Self-esteem modulates amygdala-ventrolateral prefrontal cortex connectivity in response to mortality threats

J Exp Psychol Gen. 2016 Mar;145(3):273-83. doi: 10.1037/xge0000121. Epub 2015 Nov 16.


Reminders of death often elicit defensive responses in individuals, especially among those with low self-esteem. Although empirical evidence indicates that self-esteem serves as a buffer against mortality threats, the precise neural mechanism underlying this effect remains unknown. We used functional magnetic resonance imaging (fMRI) to test the hypothesis that self-esteem modulates neural responses to death-related stimuli, especially functional connectivity within the limbic-frontal circuitry, thereby affecting subsequent defensive reactions. As predicted, individuals with high self-esteem subjected to a mortality threat exhibited increased amygdala-ventrolateral prefrontal cortex (VLPFC) connectivity during the processing of death-related stimuli compared with individuals who have low self-esteem. Further analysis revealed that stronger functional connectivity between the amygdala and the VLPFC predicted a subsequent decline in responding defensively to those who threaten one's beliefs. These results suggest that the amygdala-VLPFC interaction, which is modulated by self-esteem, can reduce the defensiveness caused by death-related stimuli, thereby providing a neural explanation for why individuals with high self-esteem exhibit less defensive reactions to mortality threats.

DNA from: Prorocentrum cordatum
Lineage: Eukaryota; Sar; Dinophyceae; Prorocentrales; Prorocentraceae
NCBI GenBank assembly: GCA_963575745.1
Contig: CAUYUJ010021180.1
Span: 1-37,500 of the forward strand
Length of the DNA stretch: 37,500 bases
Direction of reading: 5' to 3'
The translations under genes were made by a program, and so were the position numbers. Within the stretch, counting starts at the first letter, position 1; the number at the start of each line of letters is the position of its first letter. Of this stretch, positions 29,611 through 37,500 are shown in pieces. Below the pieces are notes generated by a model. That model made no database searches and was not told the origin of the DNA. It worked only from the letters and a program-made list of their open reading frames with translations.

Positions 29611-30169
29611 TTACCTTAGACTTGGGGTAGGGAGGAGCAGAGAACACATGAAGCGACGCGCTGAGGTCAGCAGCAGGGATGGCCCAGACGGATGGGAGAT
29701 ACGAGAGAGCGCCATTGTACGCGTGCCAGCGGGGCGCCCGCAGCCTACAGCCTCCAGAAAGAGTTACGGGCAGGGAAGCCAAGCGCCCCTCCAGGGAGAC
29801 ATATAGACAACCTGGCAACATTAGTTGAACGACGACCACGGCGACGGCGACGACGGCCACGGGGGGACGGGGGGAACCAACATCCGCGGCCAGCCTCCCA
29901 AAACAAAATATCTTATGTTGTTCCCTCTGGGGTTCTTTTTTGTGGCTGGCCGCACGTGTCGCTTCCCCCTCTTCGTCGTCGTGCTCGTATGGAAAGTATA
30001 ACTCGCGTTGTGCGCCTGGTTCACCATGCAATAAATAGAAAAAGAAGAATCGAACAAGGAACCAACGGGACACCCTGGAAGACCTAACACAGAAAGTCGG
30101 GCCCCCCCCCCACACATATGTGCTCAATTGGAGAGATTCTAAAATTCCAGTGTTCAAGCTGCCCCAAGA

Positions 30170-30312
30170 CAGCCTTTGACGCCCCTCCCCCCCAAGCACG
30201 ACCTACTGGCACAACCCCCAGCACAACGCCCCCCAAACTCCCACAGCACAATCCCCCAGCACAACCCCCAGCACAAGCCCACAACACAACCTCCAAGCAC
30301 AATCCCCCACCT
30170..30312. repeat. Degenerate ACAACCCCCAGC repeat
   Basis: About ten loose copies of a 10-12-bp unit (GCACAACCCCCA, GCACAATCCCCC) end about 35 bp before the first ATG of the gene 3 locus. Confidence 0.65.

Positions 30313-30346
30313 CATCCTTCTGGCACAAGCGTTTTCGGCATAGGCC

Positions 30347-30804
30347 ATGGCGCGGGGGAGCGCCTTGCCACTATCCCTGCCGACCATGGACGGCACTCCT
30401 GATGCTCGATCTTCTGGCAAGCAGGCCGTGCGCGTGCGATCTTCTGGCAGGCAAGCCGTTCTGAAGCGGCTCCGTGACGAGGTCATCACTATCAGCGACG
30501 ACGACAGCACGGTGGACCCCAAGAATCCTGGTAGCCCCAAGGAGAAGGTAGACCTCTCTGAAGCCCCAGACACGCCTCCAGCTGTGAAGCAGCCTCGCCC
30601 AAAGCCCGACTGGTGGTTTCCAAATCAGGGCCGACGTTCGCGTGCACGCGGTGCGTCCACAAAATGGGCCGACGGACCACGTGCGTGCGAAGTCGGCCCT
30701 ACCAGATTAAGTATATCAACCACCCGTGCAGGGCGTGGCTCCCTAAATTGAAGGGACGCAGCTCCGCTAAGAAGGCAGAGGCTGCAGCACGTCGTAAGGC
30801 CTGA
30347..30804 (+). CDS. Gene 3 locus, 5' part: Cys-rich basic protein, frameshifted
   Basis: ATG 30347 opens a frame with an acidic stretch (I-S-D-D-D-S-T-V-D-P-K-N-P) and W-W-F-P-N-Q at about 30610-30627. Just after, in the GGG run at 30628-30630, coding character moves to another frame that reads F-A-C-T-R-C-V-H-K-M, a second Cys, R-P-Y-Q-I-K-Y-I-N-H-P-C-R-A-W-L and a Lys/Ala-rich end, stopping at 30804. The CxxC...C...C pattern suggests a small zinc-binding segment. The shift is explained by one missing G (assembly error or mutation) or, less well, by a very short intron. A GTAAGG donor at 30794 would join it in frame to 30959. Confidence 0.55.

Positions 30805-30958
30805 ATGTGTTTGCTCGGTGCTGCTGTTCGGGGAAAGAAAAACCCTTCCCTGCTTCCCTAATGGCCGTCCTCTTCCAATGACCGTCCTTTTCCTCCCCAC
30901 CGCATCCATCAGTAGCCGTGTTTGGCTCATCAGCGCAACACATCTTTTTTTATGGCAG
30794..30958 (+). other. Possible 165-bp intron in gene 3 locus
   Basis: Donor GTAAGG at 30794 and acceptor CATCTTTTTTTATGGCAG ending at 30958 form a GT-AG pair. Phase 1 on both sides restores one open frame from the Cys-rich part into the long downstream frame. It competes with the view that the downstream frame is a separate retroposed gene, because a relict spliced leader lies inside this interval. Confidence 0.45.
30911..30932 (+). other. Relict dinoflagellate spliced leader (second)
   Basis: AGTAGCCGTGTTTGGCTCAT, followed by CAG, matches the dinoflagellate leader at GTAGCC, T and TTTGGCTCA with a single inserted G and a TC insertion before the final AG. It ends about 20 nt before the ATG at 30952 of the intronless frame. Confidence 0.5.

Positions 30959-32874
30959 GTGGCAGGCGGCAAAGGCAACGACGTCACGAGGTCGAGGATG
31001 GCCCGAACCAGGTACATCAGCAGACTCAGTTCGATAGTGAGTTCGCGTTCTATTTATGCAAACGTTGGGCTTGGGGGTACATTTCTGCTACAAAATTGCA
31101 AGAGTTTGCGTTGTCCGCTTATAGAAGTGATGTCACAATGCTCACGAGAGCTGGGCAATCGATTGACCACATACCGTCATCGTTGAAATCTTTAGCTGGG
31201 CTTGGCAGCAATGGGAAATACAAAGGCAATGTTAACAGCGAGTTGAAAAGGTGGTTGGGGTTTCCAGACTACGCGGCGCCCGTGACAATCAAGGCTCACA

Publication types

  • Research Support, Non-U.S. Gov't

MeSH terms

  • Adult
  • Amygdala / physiology*
  • Attitude to Death*
  • Fear / physiology*
  • Female
  • Humans
  • Magnetic Resonance Imaging
  • Male
  • Prefrontal Cortex / physiology*
  • Self Concept*
  • Young Adult